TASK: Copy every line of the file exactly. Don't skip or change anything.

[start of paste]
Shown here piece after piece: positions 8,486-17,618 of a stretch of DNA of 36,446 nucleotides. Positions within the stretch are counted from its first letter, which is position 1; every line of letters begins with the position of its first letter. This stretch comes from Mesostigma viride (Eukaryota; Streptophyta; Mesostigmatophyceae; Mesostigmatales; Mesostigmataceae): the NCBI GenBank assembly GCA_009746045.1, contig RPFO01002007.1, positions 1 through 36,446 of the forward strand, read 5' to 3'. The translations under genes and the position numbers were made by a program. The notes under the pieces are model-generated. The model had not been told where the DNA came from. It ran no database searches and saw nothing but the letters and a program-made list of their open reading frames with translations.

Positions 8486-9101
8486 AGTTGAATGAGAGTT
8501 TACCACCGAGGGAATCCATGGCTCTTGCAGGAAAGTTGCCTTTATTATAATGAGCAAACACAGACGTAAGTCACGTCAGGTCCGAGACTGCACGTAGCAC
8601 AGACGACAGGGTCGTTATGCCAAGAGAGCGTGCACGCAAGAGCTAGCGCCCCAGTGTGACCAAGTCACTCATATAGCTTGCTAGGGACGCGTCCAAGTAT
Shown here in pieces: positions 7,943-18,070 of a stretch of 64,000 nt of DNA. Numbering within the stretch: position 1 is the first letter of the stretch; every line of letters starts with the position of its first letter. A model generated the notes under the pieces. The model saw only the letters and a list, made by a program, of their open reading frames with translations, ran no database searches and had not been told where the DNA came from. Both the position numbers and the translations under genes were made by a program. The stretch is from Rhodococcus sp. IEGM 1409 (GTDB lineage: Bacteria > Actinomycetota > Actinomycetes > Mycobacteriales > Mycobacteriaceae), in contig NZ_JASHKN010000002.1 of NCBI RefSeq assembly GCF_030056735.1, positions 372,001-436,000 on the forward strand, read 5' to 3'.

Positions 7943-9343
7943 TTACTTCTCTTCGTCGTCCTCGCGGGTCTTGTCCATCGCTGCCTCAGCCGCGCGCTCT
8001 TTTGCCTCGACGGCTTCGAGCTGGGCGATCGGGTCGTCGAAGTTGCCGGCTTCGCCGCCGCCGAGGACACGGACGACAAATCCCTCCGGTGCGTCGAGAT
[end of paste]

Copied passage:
Shown here piece after piece: positions 8,486-17,618 of a stretch of DNA of 36,446 nucleotides. Positions within the stretch are counted from its first letter, which is position 1; every line of letters begins with the position of its first letter. This stretch comes from Mesostigma viride (Eukaryota; Streptophyta; Mesostigmatophyceae; Mesostigmatales; Mesostigmataceae): the NCBI GenBank assembly GCA_009746045.1, contig RPFO01002007.1, positions 1 through 36,446 of the forward strand, read 5' to 3'. The translations under genes and the position numbers were made by a program. The notes under the pieces are model-generated. The model had not been told where the DNA came from. It ran no database searches and saw nothing but the letters and a program-made list of their open reading frames with translations.

Positions 8486-9101
8486 AGTTGAATGAGAGTT
8501 TACCACCGAGGGAATCCATGGCTCTTGCAGGAAAGTTGCCTTTATTATAATGAGCAAACACAGACGTAAGTCACGTCAGGTCCGAGACTGCACGTAGCAC
8601 AGACGACAGGGTCGTTATGCCAAGAGAGCGTGCACGCAAGAGCTAGCGCCCCAGTGTGACCAAGTCACTCATATAGCTTGCTAGGGACGCGTCCAAGTAT
Shown here in pieces: positions 7,943-18,070 of a stretch of 64,000 nt of DNA. Numbering within the stretch: position 1 is the first letter of the stretch; every line of letters starts with the position of its first letter. A model generated the notes under the pieces. The model saw only the letters and a list, made by a program, of their open reading frames with translations, ran no database searches and had not been told where the DNA came from. Both the position numbers and the translations under genes were made by a program. The stretch is from Rhodococcus sp. IEGM 1409 (GTDB lineage: Bacteria > Actinomycetota > Actinomycetes > Mycobacteriales > Mycobacteriaceae), in contig NZ_JASHKN010000002.1 of NCBI RefSeq assembly GCF_030056735.1, positions 372,001-436,000 on the forward strand, read 5' to 3'.

Positions 7943-9343
7943 TTACTTCTCTTCGTCGTCCTCGCGGGTCTTGTCCATCGCTGCCTCAGCCGCGCGCTCT
8001 TTTGCCTCGACGGCTTCGAGCTGGGCGATCGGGTCGTCGAAGTTGCCGGCTTCGCCGCCGCCGAGGACACGGACGACAAATCCCTCCGGTGCGTCGAGAT